Dear Friends and Neighbors,
We are now into our second week of the scheduled 60-day session, which began last Monday, Jan. 10. There is an immense amount of work to do in only two months, and already our days are filled with committee hearings. I invite you to take a few minutes to read about session operations and priorities as we begin a new year in the Legislature.
Session operations mostly remote, public banned from House chambers, legislative offices
Much like last year, most session activity in the House is being conducted remotely. Only a few designated House members are allowed to access the House floor to vote and debate. The few members and staff allowed to work on the Capitol campus are required to undergo testing for COVID on Mondays, Wednesday and Fridays. Credentialed press have limited access to cover proceedings from the House gallery only after they have provided verification of vaccination. No guests or visitors are allowed in the House chambers or any of the House legislative offices.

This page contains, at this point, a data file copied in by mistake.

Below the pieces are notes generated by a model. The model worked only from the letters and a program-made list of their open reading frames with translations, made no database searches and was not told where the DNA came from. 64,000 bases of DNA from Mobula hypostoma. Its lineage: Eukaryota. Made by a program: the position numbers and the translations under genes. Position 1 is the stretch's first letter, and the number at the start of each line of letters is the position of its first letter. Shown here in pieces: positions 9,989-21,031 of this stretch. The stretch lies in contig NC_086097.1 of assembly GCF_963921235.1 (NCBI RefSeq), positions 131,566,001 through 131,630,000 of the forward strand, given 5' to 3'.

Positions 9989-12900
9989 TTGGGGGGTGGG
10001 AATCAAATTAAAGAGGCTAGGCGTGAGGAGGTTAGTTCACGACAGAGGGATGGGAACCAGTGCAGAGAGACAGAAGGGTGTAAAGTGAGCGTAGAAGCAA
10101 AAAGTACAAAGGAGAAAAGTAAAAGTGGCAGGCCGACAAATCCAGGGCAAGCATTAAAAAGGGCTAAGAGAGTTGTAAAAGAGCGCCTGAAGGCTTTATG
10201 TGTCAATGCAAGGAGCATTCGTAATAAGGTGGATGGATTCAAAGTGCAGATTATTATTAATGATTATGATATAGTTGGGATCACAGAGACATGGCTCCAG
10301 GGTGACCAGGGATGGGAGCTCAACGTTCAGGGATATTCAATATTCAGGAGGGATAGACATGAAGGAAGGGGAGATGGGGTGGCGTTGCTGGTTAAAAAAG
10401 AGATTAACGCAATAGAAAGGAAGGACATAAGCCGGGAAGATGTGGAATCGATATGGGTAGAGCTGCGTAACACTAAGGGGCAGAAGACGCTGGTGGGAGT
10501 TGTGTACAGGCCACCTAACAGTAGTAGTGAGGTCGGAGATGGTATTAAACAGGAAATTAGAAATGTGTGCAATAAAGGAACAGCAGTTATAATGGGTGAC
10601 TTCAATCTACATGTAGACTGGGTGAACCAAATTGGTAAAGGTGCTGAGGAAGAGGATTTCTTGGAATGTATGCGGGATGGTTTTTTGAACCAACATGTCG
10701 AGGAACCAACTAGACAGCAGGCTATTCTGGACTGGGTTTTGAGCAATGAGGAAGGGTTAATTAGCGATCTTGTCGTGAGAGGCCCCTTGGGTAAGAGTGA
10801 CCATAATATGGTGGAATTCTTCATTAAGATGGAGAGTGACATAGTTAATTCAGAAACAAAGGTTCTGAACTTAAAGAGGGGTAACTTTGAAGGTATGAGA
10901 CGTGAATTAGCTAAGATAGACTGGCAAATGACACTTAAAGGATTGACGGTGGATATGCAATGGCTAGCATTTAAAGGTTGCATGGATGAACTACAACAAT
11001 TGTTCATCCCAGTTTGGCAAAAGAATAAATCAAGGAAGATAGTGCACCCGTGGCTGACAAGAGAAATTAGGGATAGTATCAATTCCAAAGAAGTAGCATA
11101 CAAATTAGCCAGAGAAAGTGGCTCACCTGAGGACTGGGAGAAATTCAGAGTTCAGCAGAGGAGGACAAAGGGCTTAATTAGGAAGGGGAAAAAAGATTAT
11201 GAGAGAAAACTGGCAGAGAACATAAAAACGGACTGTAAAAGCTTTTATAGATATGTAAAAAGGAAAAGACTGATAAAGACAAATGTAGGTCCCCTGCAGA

It is disappointing that the public is once again being shut out of the Capitol again this year. My Republican colleagues and I have pressed for openness and transparency in government. Last year, we were concerned that a remote session would clear the way for the majority party to ignore opposing viewpoints and pass bad legislation. Unfortunately, those concerns came true, as you will read later in this email update. Majority Democrats have once again turned another legislative session into remote operations, and we fear this is by design so they can again have a clear and unobstructed path toward adopting their heavy-handed, Seattle-based progressive agenda.